Harriett Green speaks out about her suddenly departure from Thomas Cook
Published on Wednesday, October 23, 2019
Harriett Green was given the chance to defend herself against accusations of excessive personal spending and a clash of personalities during her time as Thomas Cook CEO when she appeared before a parliamentary committee today.
MPs investigating Cook’s collapse were keen to hear the reasons why she was unable to continue with her transformation strategy of the company, which was focused on cutting costs, stripping assets and a digitalisation of the business.
Green said she was asked to leave the group after just 28 months by the Thomas Cook Board who told her they wanted a ‘traditional travel person’ to take the company forward.
She said the decision was made despite being told she’d ‘done a great job’ and had made tangible improvements to the business.
She had also earned a 93% approval rate from Thomas Cook staff.
“We had started those efficiencies but I wasn’t able to complete that work. It was a six-year plan,” she told MPs.
“This entire industry was transitioning to a digital environment where it can be more asset light and where a huge part of the clientele book their vacations online and do not visit a travel agent,” she said.
“Having at least a credible digital capability while reduce its mortar and bricks asset base was essential for its survival.”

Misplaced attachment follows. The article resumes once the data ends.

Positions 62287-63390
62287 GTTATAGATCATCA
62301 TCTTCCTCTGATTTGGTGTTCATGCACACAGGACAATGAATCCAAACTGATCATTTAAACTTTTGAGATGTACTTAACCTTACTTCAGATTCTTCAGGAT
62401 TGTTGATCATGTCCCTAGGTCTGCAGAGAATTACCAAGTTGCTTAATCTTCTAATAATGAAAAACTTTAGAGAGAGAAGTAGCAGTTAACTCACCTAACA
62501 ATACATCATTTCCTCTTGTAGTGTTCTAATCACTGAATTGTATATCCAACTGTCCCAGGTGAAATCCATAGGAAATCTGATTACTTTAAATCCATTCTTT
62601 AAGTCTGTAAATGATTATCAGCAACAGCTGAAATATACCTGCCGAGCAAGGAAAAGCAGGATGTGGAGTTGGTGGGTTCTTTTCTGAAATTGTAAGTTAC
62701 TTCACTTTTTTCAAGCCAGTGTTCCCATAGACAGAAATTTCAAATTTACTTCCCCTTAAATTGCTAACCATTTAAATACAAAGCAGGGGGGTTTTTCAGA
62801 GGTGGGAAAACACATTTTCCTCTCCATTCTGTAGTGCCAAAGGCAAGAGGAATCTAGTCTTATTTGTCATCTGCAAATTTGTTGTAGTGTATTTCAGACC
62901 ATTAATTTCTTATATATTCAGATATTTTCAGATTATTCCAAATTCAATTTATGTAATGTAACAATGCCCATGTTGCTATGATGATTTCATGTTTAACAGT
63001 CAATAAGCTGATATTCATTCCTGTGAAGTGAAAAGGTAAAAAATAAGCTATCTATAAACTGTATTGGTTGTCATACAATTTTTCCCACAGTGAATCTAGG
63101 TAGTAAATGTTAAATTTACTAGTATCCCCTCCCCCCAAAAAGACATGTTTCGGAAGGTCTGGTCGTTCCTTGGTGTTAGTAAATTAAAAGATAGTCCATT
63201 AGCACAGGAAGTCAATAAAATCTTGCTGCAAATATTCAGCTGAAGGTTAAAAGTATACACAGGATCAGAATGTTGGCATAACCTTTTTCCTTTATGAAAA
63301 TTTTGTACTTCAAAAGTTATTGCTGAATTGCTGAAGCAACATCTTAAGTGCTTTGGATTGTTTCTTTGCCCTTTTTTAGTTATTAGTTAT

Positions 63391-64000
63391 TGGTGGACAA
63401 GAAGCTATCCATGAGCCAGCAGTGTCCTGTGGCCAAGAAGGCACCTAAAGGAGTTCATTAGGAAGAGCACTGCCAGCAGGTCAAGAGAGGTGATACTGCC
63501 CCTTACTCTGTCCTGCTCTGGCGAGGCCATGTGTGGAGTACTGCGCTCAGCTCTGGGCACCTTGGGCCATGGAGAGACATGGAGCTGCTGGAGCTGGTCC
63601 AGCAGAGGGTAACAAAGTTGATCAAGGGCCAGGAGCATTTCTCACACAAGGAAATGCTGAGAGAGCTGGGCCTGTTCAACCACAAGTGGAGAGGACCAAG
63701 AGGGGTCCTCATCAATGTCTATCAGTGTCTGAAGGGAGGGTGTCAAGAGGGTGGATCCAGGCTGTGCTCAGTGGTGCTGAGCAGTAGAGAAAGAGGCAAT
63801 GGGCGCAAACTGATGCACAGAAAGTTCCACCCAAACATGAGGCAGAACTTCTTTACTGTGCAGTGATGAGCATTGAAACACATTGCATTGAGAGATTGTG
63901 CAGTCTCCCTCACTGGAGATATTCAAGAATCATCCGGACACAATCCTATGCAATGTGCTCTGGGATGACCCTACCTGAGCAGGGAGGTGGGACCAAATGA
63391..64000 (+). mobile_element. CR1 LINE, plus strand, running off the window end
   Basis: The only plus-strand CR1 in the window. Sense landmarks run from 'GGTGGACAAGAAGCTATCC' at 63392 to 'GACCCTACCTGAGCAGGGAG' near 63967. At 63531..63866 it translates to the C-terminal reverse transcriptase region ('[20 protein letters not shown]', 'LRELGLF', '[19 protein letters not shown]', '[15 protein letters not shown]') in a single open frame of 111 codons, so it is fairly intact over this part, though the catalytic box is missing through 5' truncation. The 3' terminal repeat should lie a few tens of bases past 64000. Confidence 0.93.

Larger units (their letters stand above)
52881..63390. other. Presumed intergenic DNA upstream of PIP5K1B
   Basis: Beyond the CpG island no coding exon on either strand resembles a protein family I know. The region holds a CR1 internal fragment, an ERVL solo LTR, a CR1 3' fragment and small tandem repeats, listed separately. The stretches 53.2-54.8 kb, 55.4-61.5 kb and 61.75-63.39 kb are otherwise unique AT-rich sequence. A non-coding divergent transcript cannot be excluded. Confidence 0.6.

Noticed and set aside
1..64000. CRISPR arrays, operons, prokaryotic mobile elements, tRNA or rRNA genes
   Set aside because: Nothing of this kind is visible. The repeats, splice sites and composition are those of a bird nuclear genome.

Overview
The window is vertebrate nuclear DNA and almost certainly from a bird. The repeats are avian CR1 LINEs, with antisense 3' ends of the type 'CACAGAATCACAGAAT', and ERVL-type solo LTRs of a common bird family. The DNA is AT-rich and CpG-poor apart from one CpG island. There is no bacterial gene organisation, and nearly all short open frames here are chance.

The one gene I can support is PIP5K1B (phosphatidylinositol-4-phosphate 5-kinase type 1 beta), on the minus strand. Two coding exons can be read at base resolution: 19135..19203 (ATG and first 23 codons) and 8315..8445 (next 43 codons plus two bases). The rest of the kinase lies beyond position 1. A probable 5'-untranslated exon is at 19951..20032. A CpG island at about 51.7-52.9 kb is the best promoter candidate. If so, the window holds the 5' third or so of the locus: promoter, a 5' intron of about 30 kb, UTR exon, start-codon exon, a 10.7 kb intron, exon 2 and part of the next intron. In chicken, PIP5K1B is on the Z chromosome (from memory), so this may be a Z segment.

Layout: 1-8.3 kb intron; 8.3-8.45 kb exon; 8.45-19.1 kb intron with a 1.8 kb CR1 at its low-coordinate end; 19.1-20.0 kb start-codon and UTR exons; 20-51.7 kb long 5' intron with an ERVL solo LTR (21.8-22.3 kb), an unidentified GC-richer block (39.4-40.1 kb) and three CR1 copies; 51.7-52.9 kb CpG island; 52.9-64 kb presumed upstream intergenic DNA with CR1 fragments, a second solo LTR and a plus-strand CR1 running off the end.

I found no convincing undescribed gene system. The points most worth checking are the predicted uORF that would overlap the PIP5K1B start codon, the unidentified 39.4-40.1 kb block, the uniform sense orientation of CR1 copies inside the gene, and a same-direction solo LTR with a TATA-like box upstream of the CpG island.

MPs questioned why the Board had decided to cut short her role as CEO, pointing to reports at the time about clashes of personality and of accusations of too much personal spending.
“Certainly the Board and I had disagreements about the level of assets and the rate and pace of the digitalisation. We certainly had differences of opinion,” she said.
Referring to the reports about her spending, Green said when she came to the business it was determined that hers would be very much a 24-hour role.
“From Monday to Thursday I would be living away from home, travelling across Europe. I was very focused on the survival and development of the business,” she said.
“In the second year I had reduced those expenses by a third and given back a car allowance. The package I was given was entirely risk based, where I was rewarded purely on results.
“It is on record that I earned less that previous male CEOs and CEOs who came after me,” she added.